Age-related decline in antibiotic prescribing for uncomplicated respiratory tract infections in primary care in England following the introduction of a national financial incentive (the Quality Premium) for health commissioners to reduce use of antibiotics in the community: An interrupted time series analysis

Sabine Bou-Antoun*, Ceire Costelloe, Kate Honeyford, Mahsa Mazidi, Benedict W.J. Hayhoe, Alison Holmes, Alan Johnson, Paul Aylin

*Corresponding author for this work

Research output: Contribution to journalArticlepeer-review

26 Citations (Scopus)

Abstract

Objectives: To assess the impact of the 2015/16 NHS England Quality Premium (which provided a financial incentive for Clinical Commissioning Groups to reduce antibiotic prescribing in primary care) on antibiotic prescribing by General Practitioners (GPs) for respiratory tract infections (RTIs). Methods: Interrupted time series analysis using monthly patient-level consultation and prescribing data obtained from the Clinical Practice Research Datalink (CPRD) between April 2011 and March 2017. The study population comprised patients consulting a GP who were diagnosed with an RTI. We assessed the rate of antibiotic prescribing in patients (both aggregate and stratified by age) with a recorded diagnosis of uncomplicated RTI, before and after the implementation of the Quality Premium. Results: Prescribing rates decreased over the 6 year study period, with evident seasonality. Notably, there was a 3% drop in the rate of antibiotic prescribing (equating to 14.65 prescriptions per 1000 RTI consultations) (P, 0.05) in April 2015, coinciding with the introduction of the Quality Premium. This reduction was sustained, such that after 2 years there was a 3% decrease in prescribing relative to that expected had the pre-intervention trend continued. There was also a concurrent 2% relative reduction in the rate of broad-spectrum antibiotic prescribing. Antibiotic prescribing for RTIs diagnosed in children showed the greatest decline with a 6% relative change 2 years after the intervention. Of the RTI indications studied, the greatest reductions in antibiotic prescribing were seen for patients with sore throats. Conclusions: Community prescribing of antibiotics for RTIs significantly decreased following the introduction of the Quality Premium, with the greatest reduction seen in younger patients.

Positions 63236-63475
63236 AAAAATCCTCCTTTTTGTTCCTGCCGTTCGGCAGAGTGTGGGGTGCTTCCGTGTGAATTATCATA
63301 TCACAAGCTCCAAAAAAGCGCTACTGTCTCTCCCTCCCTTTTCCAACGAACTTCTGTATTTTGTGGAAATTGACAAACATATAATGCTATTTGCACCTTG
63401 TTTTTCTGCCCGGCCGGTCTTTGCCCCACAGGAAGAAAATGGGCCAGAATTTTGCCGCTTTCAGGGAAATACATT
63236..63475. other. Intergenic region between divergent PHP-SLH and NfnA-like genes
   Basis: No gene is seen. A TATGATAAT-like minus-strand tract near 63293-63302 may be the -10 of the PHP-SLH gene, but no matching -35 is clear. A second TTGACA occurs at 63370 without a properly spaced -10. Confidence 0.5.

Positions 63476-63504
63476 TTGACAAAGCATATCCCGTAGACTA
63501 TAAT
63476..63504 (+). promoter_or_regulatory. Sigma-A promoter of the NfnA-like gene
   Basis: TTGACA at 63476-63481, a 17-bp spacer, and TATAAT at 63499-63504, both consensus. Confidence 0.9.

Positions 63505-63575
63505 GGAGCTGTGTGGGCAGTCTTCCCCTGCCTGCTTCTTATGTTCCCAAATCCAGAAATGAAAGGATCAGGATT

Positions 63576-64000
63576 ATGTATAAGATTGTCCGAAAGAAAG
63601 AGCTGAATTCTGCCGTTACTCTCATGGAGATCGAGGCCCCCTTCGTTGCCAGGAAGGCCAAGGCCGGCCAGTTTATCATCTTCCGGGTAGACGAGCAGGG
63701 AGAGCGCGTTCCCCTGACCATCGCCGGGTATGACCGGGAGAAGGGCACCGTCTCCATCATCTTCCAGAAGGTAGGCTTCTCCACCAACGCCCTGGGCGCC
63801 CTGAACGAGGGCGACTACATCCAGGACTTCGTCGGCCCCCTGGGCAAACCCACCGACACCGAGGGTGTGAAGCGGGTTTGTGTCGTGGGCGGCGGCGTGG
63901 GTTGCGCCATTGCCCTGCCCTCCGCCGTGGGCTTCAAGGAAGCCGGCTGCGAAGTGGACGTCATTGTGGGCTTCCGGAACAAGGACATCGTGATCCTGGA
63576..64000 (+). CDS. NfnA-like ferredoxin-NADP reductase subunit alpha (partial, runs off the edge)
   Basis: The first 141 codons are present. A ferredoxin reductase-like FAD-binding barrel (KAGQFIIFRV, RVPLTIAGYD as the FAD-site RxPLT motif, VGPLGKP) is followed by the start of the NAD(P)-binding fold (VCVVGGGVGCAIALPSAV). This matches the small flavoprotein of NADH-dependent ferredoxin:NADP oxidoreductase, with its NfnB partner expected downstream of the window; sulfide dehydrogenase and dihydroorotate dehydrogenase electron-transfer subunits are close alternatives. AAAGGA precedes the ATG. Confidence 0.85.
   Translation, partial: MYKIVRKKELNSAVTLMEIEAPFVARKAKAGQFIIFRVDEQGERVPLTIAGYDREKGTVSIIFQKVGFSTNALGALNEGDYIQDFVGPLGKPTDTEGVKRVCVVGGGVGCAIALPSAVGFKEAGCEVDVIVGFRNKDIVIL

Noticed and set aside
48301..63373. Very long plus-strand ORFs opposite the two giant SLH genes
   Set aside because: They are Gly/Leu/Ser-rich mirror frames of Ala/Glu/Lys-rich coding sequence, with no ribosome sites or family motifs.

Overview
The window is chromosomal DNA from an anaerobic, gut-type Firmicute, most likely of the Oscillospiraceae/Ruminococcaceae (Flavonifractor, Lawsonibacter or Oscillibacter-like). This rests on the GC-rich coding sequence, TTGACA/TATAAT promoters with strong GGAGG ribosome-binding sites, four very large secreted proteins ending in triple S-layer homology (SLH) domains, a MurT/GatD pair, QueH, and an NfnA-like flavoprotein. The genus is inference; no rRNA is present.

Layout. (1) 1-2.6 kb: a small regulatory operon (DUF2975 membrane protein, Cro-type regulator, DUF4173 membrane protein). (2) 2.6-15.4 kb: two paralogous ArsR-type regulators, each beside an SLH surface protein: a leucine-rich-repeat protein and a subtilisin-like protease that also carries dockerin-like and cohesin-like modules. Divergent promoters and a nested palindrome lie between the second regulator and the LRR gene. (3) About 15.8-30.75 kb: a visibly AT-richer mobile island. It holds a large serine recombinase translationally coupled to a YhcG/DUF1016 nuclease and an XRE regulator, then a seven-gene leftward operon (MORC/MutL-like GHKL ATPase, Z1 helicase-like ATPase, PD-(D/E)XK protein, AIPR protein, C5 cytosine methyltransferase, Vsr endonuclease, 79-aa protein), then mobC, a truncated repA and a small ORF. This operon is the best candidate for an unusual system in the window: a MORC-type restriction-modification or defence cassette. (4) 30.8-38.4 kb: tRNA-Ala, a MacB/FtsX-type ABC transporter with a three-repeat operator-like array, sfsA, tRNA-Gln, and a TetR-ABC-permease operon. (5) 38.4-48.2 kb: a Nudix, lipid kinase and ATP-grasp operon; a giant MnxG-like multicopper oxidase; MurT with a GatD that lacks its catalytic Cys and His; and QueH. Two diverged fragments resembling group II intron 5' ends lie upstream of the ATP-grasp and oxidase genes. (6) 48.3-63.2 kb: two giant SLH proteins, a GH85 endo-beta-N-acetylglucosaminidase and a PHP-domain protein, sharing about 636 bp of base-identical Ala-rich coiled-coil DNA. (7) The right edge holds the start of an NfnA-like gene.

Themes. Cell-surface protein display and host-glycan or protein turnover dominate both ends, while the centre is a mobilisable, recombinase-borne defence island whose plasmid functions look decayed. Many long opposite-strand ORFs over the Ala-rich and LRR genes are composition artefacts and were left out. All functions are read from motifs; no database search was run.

Original languageEnglish
Pages (from-to)2883-2892
Number of pages10
JournalJournal of Antimicrobial Chemotherapy
Volume73
Issue number10
DOIs
Publication statusPublished - 1 Oct 2018

Bibliographical note

Funding Information:
The research was funded by the National Institute for Health Research Health Protection Research Unit (NIHR HPRU) in Healthcare Associated Infections and Antimicrobial Resistance at Imperial College London in partnership with PHE, in collaboration with The Sanger Institute, the University of Cambridge Veterinary School and Imperial College Health Partners.

Funding Information:
A. H. acknowledges the support of the Imperial College Healthcare Trust NIHR Biomedical Research Centre (BRC).

Funding Information:
C. C. is supported by an NIHR Career Development fellowship (CDF-2016–09-015).

Funding Information:
We thank Fran Husson and Tim Sims, who are the patient representatives for the Health Protection Research Unit, for their review of the research proposal for this work. The research was funded by the National Institute for Health Research Health Protection Research Unit (NIHR HPRU) in Healthcare Associated Infections and Antimicrobial Resistance at Imperial College London in partnership with PHE, in collaboration with The Sanger Institute, the University of Cambridge Veterinary School and Imperial College Health Partners. C. C. is supported by an NIHR Career Development fellowship (CDF-2016–09-015). A. H. acknowledges the support of the Imperial College Healthcare Trust NIHR Biomedical Research Centre (BRC).

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